procedures and practices?
(Dr Henig) We do not directly intervene, and I think
that is very important, it is a safeguard for us. Just as MPs
have people raising issues, so people raise issues with members
of police authorities and it is a great safeguard for us to be
able to say that we do not get involved with detailed operational
issues. Having said that, I see our role very much as setting,
with the chief officers, the strategic direction of the force.
I think strategic direction in a local context means how the area
is going to be policed and to some degree an agreement on the
kind of equipment that might be used and the way in which policing
tactics are going to be delivered. I do not think that our role
is any more detailed than that, it is strategic. We set the bounds
within which the locality is policed but we would not get involved
in operational issues as such.
412. What is the definition of strategic as
opposed to more detailed?
(Dr Henig) For example, we help to draw up the policing
plan. We draw up the policing plan on the advice and in consultation
with the police force and the policing plan sets out very clearly
the sort of policing that will take place, how it is delivered,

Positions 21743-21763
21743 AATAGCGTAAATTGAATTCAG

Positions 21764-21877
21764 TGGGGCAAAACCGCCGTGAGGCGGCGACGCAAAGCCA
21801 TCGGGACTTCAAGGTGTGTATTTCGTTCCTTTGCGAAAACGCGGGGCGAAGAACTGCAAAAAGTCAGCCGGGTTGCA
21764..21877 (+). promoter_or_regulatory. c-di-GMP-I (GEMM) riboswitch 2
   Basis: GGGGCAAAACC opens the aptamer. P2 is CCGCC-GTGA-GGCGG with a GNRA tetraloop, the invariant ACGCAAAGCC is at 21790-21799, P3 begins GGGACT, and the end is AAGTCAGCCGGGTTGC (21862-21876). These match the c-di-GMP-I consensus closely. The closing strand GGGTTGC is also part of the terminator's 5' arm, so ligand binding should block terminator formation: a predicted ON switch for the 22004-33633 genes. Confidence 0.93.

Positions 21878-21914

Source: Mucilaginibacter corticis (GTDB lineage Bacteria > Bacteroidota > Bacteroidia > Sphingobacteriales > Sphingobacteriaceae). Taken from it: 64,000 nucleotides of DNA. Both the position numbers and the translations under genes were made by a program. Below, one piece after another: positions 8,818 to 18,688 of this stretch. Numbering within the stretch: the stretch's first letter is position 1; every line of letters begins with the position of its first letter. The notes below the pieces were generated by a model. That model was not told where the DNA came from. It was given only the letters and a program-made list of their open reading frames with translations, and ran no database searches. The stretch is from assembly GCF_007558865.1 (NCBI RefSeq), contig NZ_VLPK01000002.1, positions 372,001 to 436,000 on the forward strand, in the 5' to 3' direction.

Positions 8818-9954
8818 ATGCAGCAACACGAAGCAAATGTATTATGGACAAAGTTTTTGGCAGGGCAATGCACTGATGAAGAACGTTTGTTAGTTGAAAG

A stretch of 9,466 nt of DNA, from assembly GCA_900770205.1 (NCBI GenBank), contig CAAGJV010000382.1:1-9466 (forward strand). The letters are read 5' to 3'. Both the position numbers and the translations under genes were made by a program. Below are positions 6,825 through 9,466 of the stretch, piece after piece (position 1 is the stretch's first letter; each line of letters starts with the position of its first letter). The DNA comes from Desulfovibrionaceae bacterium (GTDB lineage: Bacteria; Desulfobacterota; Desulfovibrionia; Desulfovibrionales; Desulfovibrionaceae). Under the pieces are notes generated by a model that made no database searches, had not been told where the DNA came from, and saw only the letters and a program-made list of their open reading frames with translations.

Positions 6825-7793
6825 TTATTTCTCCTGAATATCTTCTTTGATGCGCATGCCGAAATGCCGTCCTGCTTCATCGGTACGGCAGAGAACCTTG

what it costs, what equipment will be used, but it is then left
to the police force to carry out that policing plan.
413. Would you support the suggestion that the
proposed power in clause 7 for the Home Secretary to make regulations
on operational matters should be subject to statutory consultation
(Dr Henig) I think so and the Association of Police
Authorities. Both partners should be involved. We would press
for a statutory consultation with both partners. Again, it comes
back to this tripartite structure operating at national level
and then having a clear framework within which we are all operating.
414. Is there a risk that this power could be
used to enable politicians to influence individual investigations,
the power that is proposed?
(Ms Leech) The legislation, as I understand it, is
framed in a way which tries to rule that out. So the intention
of the current administration, at least, clearly is not to try
to use the power in that way. Whether it is sufficiently well
drafted to avoid any possibility of that, I think we are not equipped